Public sector turns to professionals for groundwater success By Regan Rose

JG Afrika JG Afrika





South African policymakers are increasingly looking to our groundwater resources to strengthen and even alleviate pressure on existing surface water and supply infrastructure. This is considering the role that they play in helping provide water security. Regan Rose, an executive associate of JG Afrika and revered geo-hydrologist, shares his insights.

Groundwater resources provide a quicker and more cost-effective means of strengthening existing water supply.

There are many solid case studies of the successful use of these important reserves in the country.
They also reflect the expertise of government bodies in not only executing these projects, but in maintaining and operating groundwater infrastructure.

Outstanding examples include those projects driven by the Department of Water and Sanitation.
The department invested heavily into state-of-the-art groundwater infrastructure and has transferred essential knowledge, as well as resources to municipalities to ensure their sustainability. Most of them have been operating for more than 20 years.

They feature cutting-edge technologies, such as telemetry – a growing trend in the groundwater industry – that allows for remote operation and trouble-shooting of the infrastructure.
Many custodians of the country’s water resources have also adopted a very pro-active stance in driving these projects.

For example, we have been helping a municipality in the Western Cape develop groundwater resources at sports complexes since 2012. This is long before the impacts of the drought were fully felt in the province.

However, I am concerned that a growing shortage of technical capability in public sector departments threatens to undo the tremendous work already achieved in the field.
The consequences of limited technical capacity are becoming increasingly evident in the early stages when projects are first awarded to companies.

Often, the onerous requirements of groundwater projects are being discounted, and being awarded to the lowest bidders that do not have the necessary skills or capacities.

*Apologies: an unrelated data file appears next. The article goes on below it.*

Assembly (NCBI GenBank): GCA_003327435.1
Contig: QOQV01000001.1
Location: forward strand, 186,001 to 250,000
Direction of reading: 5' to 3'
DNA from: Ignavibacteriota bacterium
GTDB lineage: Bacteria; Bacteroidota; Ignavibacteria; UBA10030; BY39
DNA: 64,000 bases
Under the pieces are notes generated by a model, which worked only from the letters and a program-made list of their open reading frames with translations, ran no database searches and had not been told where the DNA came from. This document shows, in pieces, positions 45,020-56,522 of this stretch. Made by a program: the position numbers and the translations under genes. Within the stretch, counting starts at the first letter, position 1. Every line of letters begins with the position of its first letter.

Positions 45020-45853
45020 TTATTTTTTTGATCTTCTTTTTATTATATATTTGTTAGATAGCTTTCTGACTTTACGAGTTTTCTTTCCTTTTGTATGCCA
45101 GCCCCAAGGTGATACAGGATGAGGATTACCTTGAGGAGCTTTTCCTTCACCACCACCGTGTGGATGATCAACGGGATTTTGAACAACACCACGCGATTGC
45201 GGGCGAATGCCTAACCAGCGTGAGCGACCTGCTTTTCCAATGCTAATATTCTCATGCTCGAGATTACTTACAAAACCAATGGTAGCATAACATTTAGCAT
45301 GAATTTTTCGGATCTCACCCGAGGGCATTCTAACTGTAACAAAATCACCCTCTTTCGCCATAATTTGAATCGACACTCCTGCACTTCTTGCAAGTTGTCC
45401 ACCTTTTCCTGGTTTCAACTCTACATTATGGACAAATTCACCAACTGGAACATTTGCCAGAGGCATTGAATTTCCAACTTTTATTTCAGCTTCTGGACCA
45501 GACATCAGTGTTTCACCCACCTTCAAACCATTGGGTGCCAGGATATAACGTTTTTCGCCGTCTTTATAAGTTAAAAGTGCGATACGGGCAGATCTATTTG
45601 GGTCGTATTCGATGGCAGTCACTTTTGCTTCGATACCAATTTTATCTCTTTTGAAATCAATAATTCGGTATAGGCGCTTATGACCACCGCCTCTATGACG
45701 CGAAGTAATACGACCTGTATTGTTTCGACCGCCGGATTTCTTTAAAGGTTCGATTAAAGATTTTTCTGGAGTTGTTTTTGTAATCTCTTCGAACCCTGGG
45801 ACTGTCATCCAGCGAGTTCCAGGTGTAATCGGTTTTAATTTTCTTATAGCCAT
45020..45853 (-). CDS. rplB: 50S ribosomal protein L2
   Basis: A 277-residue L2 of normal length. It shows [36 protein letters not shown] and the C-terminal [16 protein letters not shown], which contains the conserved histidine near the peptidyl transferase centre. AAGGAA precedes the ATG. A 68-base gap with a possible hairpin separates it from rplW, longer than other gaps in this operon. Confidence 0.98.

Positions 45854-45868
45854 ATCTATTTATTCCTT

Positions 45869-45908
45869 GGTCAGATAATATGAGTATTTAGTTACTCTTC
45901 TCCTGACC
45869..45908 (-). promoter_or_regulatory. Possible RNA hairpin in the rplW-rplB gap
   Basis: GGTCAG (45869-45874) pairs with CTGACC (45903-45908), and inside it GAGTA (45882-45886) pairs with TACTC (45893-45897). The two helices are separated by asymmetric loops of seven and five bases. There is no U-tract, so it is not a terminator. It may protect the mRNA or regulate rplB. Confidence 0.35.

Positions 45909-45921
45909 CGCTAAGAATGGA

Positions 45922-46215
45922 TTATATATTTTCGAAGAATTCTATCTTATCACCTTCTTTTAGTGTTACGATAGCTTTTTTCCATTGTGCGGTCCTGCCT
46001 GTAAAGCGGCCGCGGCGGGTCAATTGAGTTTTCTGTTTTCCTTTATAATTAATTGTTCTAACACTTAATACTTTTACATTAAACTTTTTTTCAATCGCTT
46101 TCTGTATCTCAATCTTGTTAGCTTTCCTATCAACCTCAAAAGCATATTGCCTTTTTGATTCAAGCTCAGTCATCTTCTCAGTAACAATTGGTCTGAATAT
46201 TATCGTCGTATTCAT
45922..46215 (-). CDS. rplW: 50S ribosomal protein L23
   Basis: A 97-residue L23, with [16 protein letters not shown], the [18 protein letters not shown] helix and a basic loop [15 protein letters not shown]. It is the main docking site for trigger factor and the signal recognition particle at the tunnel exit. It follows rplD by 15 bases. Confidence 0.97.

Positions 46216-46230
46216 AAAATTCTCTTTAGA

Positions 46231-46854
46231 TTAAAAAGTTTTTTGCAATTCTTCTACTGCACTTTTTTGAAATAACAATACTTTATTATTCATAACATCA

There are many examples of projects that were awarded to service providers who were unable to realistically fulfil their obligations in the first place. These companies depleted their resources long before their contracts were completed.

This is to the detriment of the entire industry, including those companies that abide by strict and accepted norms and standards, as well as rates that they are allowed to charge for their professional services.

I believe that the larger issue needs to be addressed within the groundwater fraternity at the Groundwater Association of KwaZulu-Natal meetings. It can also be introduced to other provinces to ensure widespread success of groundwater projects.

The shortage of technical skills is also evident in limited water monitoring practices at some municipal groundwater operations.

Having the ability to identify a decline of the water level or deterioration of the water quality well in advance is a critical proactive measure that will help avoid failure of the infrastructure.
The capability to analyse and interpret data, therefore, needs to be strengthened and incorporated into the daily operation of the infrastructure.

Groundwater still remains an extremely under-utilised resource in South Africa. This is despite the immense potential role it is able to play in future water planning in the country.
It has taken time for trusted experts in the field, such as JG Afrika, to change decision-makers’ negative perceptions of this resource.

This is considering the failure of many of these projects that were not undertaken on a scientific and technical basis.

It is therefore essential that all stakeholders work closely to ensure the success of these projects, and to continue bringing this hidden resource to the fore.